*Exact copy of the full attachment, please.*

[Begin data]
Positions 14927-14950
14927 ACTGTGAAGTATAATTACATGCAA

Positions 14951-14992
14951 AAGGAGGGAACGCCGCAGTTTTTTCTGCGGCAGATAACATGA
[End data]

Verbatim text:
Positions 14927-14950
14927 ACTGTGAAGTATAATTACATGCAA

Positions 14951-14992
14951 AAGGAGGGAACGCCGCAGTTTTTTCTGCGGCAGATAACATGA